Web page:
Premature babies are actually required to have skin-to-skin contact with their mothers for proper development. I didn’t always get that. For long periods of time I cried and called for help with my newborn needs. Sometimes they were met by others, but more often than not my mother wasn’t there, and she’d continue to be absent throughout my entire early development. My brain went into recovery mode here, prioritizing needs over other things.
This is where my disassociation was apparently born.
Disassociate to the Daily Planet
According to WebMD, dissociation is a break in how your mind handles information. You may feel disconnected from your thoughts, feelings, memories and surroundings. It can affect your sense of identity and your perception of time.
This was exactly what I was feeling. Having a trained professional assign a term to your complex emotions is so validating.
For so long I’ve felt like I was just existing. Moments of importance felt like nothing. When I came out, numbness. When I graduated, I had no sense of success. When I moved to the city of my dreams, my happiness was nullified. Then, when my new niece and nephew entered my life, I felt happiness but then sadness, because I felt selfish for allowing such emotions to seep in.
I refused to allow myself to feel any sort of euphoria. I dampened the light of excitement because I refused to feel the moments that followed that emotional high. I refused to let myself feel elated because I was convinced I don’t deserve it.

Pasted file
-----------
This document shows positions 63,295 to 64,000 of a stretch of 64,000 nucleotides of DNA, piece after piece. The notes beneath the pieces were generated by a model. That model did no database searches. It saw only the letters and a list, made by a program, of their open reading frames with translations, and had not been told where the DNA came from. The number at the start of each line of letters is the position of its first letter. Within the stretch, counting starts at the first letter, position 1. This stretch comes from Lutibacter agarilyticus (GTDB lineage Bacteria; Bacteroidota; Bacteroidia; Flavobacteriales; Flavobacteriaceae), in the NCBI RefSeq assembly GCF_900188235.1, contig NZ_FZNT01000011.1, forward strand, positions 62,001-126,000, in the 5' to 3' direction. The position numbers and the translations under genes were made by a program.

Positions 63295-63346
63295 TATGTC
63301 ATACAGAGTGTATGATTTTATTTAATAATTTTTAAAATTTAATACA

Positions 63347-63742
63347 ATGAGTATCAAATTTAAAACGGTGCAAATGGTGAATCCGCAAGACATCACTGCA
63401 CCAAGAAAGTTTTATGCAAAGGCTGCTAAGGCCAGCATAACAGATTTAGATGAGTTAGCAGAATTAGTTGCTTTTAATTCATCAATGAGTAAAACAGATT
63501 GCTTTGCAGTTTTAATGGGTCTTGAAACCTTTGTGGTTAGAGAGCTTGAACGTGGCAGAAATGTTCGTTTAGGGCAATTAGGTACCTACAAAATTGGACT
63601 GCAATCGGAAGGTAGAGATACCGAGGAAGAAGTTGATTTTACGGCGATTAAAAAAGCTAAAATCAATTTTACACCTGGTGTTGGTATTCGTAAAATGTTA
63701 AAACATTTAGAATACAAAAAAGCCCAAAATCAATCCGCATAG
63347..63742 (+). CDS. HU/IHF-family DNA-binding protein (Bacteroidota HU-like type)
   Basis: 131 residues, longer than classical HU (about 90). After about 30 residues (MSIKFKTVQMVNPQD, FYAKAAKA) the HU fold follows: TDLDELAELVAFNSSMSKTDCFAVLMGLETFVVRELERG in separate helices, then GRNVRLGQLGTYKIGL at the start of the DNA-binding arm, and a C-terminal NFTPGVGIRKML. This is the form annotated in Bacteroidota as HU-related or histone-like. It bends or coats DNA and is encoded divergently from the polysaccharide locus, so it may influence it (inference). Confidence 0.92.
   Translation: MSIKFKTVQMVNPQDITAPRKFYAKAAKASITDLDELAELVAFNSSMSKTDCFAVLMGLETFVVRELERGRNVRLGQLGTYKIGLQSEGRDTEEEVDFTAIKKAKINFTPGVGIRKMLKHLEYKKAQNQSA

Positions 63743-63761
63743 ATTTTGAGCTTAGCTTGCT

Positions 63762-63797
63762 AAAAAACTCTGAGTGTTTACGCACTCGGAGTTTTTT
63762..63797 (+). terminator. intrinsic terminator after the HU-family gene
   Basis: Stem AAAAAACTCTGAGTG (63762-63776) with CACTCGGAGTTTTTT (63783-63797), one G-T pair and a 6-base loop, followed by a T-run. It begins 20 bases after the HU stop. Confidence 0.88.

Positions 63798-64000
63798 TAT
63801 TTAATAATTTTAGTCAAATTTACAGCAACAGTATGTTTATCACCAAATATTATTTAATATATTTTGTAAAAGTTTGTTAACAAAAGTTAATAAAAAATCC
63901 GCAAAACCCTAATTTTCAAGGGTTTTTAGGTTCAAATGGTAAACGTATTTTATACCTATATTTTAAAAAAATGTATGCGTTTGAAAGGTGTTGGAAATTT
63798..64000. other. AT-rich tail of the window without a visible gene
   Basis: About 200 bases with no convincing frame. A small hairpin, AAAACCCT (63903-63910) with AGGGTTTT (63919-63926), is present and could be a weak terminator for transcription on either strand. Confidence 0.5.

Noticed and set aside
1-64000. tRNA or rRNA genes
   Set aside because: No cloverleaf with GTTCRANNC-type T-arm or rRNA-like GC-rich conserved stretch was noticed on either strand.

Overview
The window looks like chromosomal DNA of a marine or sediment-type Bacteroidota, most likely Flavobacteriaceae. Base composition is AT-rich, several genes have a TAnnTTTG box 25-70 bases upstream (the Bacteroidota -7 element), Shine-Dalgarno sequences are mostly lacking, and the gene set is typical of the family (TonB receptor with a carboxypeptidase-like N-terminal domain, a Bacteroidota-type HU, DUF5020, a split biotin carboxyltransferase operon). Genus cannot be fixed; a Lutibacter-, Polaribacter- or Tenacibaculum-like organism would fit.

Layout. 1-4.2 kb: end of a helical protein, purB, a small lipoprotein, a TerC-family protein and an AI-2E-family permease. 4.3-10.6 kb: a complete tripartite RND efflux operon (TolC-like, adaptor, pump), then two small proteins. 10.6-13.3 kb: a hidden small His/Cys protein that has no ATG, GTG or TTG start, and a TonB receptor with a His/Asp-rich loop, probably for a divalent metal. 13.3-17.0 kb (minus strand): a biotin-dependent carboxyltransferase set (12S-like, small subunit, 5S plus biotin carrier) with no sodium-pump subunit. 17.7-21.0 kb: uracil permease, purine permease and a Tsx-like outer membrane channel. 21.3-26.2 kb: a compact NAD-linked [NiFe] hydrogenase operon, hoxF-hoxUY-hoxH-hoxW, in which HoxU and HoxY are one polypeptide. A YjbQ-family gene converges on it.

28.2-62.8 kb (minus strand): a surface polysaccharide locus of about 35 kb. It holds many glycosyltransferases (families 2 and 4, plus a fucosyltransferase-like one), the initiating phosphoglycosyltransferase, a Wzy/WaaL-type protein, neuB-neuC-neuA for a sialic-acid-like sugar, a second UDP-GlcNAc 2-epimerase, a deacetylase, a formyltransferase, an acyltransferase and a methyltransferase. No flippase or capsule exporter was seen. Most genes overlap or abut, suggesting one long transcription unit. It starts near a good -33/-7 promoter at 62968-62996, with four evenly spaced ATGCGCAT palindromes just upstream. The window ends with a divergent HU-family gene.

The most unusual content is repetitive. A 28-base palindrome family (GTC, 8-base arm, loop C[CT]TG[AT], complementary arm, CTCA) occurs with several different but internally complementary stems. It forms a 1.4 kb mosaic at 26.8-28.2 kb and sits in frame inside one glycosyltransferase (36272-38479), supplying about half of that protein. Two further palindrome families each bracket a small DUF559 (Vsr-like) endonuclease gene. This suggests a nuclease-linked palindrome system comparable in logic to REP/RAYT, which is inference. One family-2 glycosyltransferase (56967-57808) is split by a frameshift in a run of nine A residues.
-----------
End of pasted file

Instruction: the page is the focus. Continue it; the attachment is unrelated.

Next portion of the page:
But the loss of my mother’s presence is not the only reason I’ve been going through this, apparently. In all honesty, I’ve led a pretty great life. I’m privileged. Growing up on a farm under the tenure of my grandparents with siblings I look at as best friends was pretty great. And I did allow excitement to show around them, especially in childhood. Then I just had to grow up gay.
Our family was Lutheran, and not the “good” side of Lutheran. We grew up in the Missouri (misery) Synod Church. A more conservative branch of faith that not only frowns on LGBTQ+ people, it practically spits on them and kicks them in the rib cage.
Every Sunday I’d go to church with my grandma Grace and siblings, hearing how God hates gay people, thus hating me. I concealed my feelings and spoke with little to no conviction to keep my shields intact. I poured myself into the church in an effort to cure myself because I didn’t want people to leave me. It’s heart wrenching to know that someone as presumably perfect as God hates you.
My secret identity was considered a “satan sighting” by my peers. Gay people were physically and emotionally hurt at school and elsewhere. I was unable to trust anyone with my completeness as a kid and missed out on so many opportunities, accomplishments and achievements because of this part of myself. My hometown frowned upon that identity, at least back then. However, considering the amount of confederate flags appearing in the frozen northland I’d say they haven’t progressed much.